As you can see, grass-fed butter is more nutritionally dense than butter from grain-fed cows and you get vitamin K2, a nutrient that’s hard to get enough of through dietary sources alone. Though grass-fed butter is a better choice, be cautious about eating unlimited quantities of dairy foods. Cows store the fat-soluble toxins they’re exposed to in fatty tissue and these toxins accumulate over the lifetime of the animal, a process called bioaccumulation. When you consume dairy foods or drink milk, you’re exposed to these toxins and, in turn, store them in your own fatty tissue. In fact, according to the Environmental Protection Agency, milk fat is the greatest source of human exposure to toxic pollutants, including dioxins.

With respect to bioaccumulation, purchasing organic butter could significantly reduce your exposure to toxins like dioxin since the cows, theoretically, are exposed to fewer pesticides since they’re fed organic feed. Organic butter is also produced without antibiotics or synthetic hormones and the cows are raised on non-GMO grain or, in the case of grass-fed butter, grass. Butter from grass-fed cows certified organic offers the best of both worlds – grass-fed and absence of pesticides, antibiotics, and synthetic hormones. The best place to find it as at a natural food market, although some Farmer’s markets may also offer it.

Like a piece of dark chocolate, grass-fed butter has health benefits but is best consumed in moderation. Similar to regular butter, grass-fed butter is energy dense with about 100 calories per tablespoon. At the very least, it’s superior to the man-made version of “butter,” we know of as margarine, a cheap synthetic spread that’s loaded with unhealthy fats, preservatives and artificial dyes.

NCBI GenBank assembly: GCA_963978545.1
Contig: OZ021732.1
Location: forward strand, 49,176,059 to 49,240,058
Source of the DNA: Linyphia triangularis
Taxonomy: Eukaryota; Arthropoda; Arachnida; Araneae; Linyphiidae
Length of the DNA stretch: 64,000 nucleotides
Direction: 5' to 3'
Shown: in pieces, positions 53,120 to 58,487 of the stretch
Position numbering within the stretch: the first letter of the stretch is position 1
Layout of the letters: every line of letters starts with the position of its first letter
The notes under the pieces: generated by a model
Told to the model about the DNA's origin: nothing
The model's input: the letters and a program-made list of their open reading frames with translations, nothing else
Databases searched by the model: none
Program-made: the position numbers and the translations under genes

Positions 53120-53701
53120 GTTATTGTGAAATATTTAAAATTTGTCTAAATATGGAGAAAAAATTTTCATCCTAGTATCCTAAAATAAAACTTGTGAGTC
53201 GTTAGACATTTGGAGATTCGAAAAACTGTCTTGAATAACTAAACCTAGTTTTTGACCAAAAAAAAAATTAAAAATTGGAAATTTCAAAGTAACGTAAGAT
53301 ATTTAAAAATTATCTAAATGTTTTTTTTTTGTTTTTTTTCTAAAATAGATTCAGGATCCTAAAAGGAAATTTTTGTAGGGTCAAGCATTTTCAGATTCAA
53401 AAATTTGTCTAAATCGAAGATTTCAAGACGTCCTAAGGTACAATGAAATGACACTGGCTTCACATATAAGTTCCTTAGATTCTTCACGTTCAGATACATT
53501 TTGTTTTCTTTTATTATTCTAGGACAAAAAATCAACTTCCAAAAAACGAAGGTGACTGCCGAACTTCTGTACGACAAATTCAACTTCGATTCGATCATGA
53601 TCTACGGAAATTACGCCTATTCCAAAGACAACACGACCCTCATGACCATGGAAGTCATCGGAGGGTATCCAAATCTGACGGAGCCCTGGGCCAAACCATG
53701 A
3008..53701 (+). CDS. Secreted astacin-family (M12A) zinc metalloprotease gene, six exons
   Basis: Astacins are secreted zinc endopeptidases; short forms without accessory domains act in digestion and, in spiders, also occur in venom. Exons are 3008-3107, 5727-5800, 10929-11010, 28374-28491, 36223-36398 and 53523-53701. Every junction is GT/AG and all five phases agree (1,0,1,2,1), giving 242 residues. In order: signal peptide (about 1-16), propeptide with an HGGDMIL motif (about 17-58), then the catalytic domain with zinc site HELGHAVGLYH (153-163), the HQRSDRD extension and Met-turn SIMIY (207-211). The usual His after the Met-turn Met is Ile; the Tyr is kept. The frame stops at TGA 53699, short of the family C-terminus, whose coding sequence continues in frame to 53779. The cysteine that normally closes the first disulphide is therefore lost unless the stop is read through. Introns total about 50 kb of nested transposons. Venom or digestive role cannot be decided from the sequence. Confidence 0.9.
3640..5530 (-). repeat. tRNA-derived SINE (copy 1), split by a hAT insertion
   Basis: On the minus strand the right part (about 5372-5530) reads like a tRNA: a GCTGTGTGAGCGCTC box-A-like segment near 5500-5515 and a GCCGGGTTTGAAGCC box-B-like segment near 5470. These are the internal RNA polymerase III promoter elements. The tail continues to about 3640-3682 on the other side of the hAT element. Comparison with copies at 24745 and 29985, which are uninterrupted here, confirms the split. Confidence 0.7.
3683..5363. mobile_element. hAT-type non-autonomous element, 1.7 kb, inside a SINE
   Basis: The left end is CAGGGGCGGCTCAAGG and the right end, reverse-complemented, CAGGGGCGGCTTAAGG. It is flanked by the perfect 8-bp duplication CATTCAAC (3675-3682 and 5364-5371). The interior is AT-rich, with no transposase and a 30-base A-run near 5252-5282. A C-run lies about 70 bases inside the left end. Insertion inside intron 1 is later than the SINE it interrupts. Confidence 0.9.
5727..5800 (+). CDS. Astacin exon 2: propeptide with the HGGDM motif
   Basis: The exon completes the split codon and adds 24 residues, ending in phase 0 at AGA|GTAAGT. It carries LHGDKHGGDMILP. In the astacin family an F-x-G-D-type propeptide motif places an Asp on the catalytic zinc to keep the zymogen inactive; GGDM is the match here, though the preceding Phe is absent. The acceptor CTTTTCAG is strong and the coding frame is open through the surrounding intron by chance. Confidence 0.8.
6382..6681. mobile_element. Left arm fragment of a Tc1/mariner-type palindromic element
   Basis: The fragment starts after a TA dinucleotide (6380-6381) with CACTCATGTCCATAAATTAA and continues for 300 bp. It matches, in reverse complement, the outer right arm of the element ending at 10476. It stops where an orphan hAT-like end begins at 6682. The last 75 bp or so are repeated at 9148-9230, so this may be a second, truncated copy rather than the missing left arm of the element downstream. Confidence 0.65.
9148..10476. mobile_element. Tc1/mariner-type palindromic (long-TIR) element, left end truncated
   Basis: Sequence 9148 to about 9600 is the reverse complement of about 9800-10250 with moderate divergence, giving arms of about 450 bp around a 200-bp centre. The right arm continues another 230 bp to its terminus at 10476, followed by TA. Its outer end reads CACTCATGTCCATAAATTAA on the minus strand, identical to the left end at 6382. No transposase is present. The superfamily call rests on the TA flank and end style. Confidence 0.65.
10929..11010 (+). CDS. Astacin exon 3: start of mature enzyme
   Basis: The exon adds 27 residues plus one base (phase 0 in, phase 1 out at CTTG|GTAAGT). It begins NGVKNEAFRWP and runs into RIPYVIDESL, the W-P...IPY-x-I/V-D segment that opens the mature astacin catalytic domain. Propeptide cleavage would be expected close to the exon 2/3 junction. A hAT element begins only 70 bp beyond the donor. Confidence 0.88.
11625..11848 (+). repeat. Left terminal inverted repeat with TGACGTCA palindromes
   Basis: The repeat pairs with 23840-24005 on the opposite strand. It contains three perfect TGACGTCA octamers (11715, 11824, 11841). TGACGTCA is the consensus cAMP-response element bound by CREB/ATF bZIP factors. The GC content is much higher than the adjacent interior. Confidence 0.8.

The Bottom Line

Grass-fed butter, preferably organic, is more nutritionally dense than regular butter and it offers vitamin K2, a nutrient most people don’t get enough of – but enjoy sweet, creamy butter in moderation. Don’t slather your bread with it or eat it by the spoonful just because it’s from cows fed grass. When you do eat butter, grass-fed butter offers nutritional advantages you don’t get from butter derived from cows that eat primarily grains.



Ohio State University. “Study: Doubling Saturated Fat in the Diet Does Not Increase Saturated Fat in Blood”

Arch Intern Med. 2006 Jun 26;166(12):1256-61.

Today’s Dietitian. Vol. 15 No. 6 P. 54. June 2013.

J. Nutr. November 1, 2004 vol. 134 no. 11 3100-3105.

Int J Vitam Nutr Res. 1993;63(3):229-33.

FASEB J. 2000 Dec;14(15):2380-2.

World J Gastroenterol. 2011 Mar 28; 17(12): 1519-1528.

EPA. “National Cow Milk Survey for Persistent, Bioaccumulative and Toxic (PBT) Pollutants”

Ohio State University. “Study: Doubling Saturated Fat in the Diet Does Not Increase Saturated Fat in Blood” November 21, 2014.


Related Articles By Cathe:

Is Butter Healthy – or Not?

Can a Diet Higher in Fat Still Be Heart Healthy?

Beyond Calcium and Vitamin D: Another Vitamin You Need for Bone Health

Dietary Fat Made Simple

Why Grass-Fed Beef Is Healthier


Hi, I'm Cathe

I want to help you get in the best shape of your life and stay healthy with my workout videos, DVDs and Free Weekly Newsletter. Here are several ways you can watch and work out to my exercise videos and purchase my fitness products:

Get Your Free Weekly Cathe Friedrich Newsletter

Get free weekly tips on Fitness, Health, Weight Loss and Nutrition delivered directly to your email inbox. Plus get Special Cathe Product Offers and learn about What’s New at Cathe Dot Com.

Enter your email address below to start receiving my free weekly updates. Don’t worry…I guarantee 100% privacy. Your information will not be shared and you can easily unsubscribe whenever you like. Our Privacy Policy